Alvin Ailey in 1984: I’ll pass on Black ‘My Fair Lady’


Alvin Ailey, the renowned dancer/choreographer and founder of Alvin Ailey American Dance Theater, was interviewed in 1984 for a televised series called “Dance On” hosted by jazz-dance specialist Billie Mahoney.

Ms. Mahoney started the series at the height of the “dance boom” on a New York City cable access channel in 1980. She interviewed dozens of influential dancers and choreographers. Her 121 filmed interviews with a fascinating array of dance artists are available through PROQUEST.

In the interview (we have no rights to post it here, so excerpting), Ailey comes off as gentle and strong, humble and impressive, rather charming and most of all, smart as a whip. It is well known that after his start in studying dance, at Lester Horton Dance Theater on Melrose Avenue in Los Angeles, Ailey attended UCLA as a Romance language major. He spoke fluent French and Spanish. Ailey’s role model was Horton, whom he deeply admired, and his dance idol was Jack Cole. He danced for Cole in the film Lydia Bailey (1952), but was ill at the time of the filming. He danced for Cole in Jamaica (1957) on Broadway, and concurrently gathered a group of dancers of color around him for a first concert at the 92nd Street Y.

I found this excerpt from the interview to be prescient. Amusing. Sad. .

Alvin Ailey: It’s always been my idea that, I’ve always tried to make what I call “the total dancer.”

Billie Mahoney: Right.

Alvin Ailey: Because that’s what you need to be. Especially if you’re black out here. You have to be able to spin on your head 45 times to get a job.

Billie Mahoney: Right. Yeah.

Alvin Ailey: And I’m talking about racism in the dance world…

Billie Mahoney: Yeah.

Alvin Ailey: …and on Broadway.

Billie Mahoney: Mm-hmm.

Alvin Ailey: It’s, you know, it’s terrible. So, uh, I teach my kids that they have to learn to be able to do everything fairly well, you know.

Billie Mahoney: Now, is racism on Broadway, has it, has it improved? That’s the…

Alvin Ailey: Has it improved?

Billie Mahoney: Has it improved?

Alvin Ailey: There you are, Billie. Shame on you.

Billie Mahoney: Yes, yes. No. But I mean, is it any easier today than it was in the early ’50’s?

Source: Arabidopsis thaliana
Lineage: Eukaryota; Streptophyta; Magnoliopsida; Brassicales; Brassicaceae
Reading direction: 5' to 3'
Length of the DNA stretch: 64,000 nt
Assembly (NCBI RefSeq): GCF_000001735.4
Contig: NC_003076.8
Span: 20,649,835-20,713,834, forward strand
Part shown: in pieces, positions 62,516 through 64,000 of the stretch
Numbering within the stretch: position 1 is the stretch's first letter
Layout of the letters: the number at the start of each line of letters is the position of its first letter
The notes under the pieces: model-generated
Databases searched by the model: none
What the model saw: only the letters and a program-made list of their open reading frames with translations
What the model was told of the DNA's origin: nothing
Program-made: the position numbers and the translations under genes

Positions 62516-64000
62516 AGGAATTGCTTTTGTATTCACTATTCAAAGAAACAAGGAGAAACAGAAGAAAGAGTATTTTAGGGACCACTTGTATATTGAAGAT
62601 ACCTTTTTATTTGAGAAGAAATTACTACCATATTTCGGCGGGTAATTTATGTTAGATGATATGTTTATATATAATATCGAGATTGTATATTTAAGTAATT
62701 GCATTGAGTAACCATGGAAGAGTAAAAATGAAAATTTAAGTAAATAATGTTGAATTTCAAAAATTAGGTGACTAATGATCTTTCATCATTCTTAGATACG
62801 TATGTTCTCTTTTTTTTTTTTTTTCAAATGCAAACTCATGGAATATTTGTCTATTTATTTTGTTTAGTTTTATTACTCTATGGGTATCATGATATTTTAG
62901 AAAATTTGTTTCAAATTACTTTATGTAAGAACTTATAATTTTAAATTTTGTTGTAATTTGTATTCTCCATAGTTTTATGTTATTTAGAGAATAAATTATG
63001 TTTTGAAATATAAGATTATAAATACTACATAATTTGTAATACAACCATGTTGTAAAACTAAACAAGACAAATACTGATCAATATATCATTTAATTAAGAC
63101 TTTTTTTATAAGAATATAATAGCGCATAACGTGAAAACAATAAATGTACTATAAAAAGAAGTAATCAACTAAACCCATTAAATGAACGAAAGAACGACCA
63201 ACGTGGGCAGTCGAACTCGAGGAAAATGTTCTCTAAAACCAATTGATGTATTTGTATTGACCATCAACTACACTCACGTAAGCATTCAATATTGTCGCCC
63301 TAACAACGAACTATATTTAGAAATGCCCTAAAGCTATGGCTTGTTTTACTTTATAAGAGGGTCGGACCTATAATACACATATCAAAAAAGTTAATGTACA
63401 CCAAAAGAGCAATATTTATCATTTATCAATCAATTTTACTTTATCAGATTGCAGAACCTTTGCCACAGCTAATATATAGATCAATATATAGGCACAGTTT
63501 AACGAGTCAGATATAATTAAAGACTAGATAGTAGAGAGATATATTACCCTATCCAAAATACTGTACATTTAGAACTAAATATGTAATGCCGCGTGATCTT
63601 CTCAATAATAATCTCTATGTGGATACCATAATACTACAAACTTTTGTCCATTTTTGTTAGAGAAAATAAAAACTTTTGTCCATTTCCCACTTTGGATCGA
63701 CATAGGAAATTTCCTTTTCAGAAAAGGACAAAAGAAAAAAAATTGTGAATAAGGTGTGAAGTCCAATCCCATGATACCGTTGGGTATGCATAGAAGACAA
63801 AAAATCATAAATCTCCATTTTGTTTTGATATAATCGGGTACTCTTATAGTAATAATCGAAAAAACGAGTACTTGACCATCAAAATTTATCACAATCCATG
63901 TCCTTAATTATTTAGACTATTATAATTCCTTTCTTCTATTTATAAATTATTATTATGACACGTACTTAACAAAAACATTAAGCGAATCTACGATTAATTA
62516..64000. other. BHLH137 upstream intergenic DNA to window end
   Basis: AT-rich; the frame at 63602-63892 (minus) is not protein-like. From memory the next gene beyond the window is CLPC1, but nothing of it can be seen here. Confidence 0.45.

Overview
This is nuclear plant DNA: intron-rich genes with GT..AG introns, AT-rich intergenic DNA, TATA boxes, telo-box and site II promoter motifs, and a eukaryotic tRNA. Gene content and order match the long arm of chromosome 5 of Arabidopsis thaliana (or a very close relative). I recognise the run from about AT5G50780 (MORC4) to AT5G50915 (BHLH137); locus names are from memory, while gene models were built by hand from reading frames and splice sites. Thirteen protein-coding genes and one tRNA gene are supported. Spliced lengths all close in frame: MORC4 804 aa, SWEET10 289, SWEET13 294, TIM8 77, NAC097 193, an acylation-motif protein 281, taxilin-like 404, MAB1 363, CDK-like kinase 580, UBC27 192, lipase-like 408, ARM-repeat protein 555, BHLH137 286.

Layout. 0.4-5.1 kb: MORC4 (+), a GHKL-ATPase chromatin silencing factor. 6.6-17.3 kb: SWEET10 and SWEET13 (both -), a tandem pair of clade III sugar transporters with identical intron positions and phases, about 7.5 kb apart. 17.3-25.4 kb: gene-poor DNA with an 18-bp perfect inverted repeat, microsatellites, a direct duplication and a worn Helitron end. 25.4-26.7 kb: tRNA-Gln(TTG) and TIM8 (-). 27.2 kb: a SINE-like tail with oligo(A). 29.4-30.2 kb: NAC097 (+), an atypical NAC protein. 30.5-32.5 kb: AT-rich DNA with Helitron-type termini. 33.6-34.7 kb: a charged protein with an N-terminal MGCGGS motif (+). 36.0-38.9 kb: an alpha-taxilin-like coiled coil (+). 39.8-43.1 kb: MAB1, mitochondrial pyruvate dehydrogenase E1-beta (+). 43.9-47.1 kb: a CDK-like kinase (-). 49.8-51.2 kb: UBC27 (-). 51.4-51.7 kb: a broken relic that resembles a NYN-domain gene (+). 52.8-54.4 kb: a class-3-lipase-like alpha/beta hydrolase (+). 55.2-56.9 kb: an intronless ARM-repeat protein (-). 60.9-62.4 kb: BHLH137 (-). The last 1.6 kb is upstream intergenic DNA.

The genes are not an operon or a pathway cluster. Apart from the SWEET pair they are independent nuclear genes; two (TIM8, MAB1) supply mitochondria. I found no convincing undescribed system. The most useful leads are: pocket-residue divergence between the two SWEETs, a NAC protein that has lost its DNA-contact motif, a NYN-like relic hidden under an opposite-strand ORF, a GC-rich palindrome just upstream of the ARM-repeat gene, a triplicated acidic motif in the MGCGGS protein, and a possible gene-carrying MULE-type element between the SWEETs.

Alvin Ailey: Well, I’m not on Broadway, but from what I see, look at who’s … look at the shows.

Billie Mahoney: Yeah. But we, we did have a bunch of all-black shows there for awhile. And we had a bunch of all-Oriental shows for awhile and then all-black shows and, uh…

Alvin Ailey: But you always have a lot of all-white shows, right?

Billie Mahoney: Yeah.

Alvin Ailey: I mean, if you’re gonna talk about the colors.

Billie Mahoney: But, now…

Alvin Ailey: What would you call a Mexican show?

Billie Mahoney: What would I…?

Alvin Ailey: All-what? What color would you call a Ballet Folklorico show from Mexico? You just categorized everybody.

Billie Mahoney: Yeah, yeah, right.

Billie Mahoney: Uh-huh. But the show that I just choreographed that was a, not all-black cast, but it was primarily a black cast and they do “Oklahoma,” they do “My Fair Lady,” and they do…

Alvin Ailey: Why? What for? What do they need with “Oklahoma”?

Billie Mahoney: Well, they do these…

Alvin Ailey: Or “My Fair Lady”?

Billie Mahoney: …do these shows.

Alvin Ailey: There are wonderful shows that can be done about black people. Why do we have to always be imitating whites?

Billie Mahoney: Yeah, mm-hmm, yeah.

Alvin Ailey: You know…

Billie Mahoney: True.

Alvin Ailey: Who needs to, I don’t want to see a black “My Fair Lady”? I mean, you know?

Billie Mahoney: It was terrific.

Alvin Ailey: Why should black people be in, you know, in …why can’t they imitate themselves? Why do they have to be Britons?

Billie Mahoney: Yeah.

Alvin Ailey: Why can’t somebody do something about new black stuff, you know?

Billie Mahoney: Yeah.

Alvin Ailey: I mean, there are historical … the period in New Orleans of black people is just as beautiful as the period depicted in “My Fair Lady.”

Billie Mahoney: Is anyone writing shows like that?

Alvin Ailey: Probably, but they can’t get them put on.

Billie Mahoney: Mm-hmm. Yeah. Well, there’s a problem with getting things produced in any direction.

Alvin Ailey: Especially if you’re black. (laughs)

Billie Mahoney:Yeah, right.

Alvin Ailey: Forget it.

Billie Mahoney: Yeah. Well, I don’t know because I know we white women have our problems, too.

Alvin Ailey: You’d rather be black.

Billie Mahoney: That’s true.

Alvin Ailey: Anyway, there are other problems besides color.

Source: Dance on. Alvin Ailey / Billie Mahoney ; produced by Video Workshop for Dance and Theatre ; producer, William Hohauser New York, NY : Insight Media, [1984]

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